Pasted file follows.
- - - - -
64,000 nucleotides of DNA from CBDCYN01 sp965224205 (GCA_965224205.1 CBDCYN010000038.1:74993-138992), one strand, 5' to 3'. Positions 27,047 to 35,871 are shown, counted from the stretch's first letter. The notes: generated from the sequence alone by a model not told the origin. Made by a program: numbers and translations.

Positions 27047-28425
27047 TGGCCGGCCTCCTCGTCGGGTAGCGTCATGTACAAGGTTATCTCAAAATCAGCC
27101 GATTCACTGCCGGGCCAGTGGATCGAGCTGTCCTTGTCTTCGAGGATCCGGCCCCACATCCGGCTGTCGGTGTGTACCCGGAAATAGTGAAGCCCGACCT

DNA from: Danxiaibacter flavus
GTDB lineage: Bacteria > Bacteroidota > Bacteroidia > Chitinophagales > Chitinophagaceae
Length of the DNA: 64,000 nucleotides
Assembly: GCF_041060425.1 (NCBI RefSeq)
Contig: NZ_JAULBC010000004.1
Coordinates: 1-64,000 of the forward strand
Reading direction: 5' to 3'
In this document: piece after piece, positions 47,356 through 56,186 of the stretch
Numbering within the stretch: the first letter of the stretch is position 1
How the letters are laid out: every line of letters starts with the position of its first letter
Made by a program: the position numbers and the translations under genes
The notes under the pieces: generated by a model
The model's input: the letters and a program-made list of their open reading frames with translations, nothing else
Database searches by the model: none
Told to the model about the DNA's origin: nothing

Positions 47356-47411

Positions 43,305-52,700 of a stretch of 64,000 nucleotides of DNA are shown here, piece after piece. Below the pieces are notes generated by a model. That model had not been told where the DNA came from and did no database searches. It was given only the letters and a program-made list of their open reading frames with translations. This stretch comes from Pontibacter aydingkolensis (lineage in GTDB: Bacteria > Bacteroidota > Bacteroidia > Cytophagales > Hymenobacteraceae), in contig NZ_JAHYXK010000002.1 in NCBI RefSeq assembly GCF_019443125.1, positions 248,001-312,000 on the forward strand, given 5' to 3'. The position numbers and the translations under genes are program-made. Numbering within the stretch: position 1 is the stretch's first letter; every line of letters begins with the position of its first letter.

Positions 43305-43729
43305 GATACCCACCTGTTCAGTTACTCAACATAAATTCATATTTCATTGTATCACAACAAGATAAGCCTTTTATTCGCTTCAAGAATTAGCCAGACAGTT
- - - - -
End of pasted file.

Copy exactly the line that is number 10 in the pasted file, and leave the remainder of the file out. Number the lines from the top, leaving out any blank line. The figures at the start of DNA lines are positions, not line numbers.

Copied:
Coordinates: 1-64,000 of the forward strand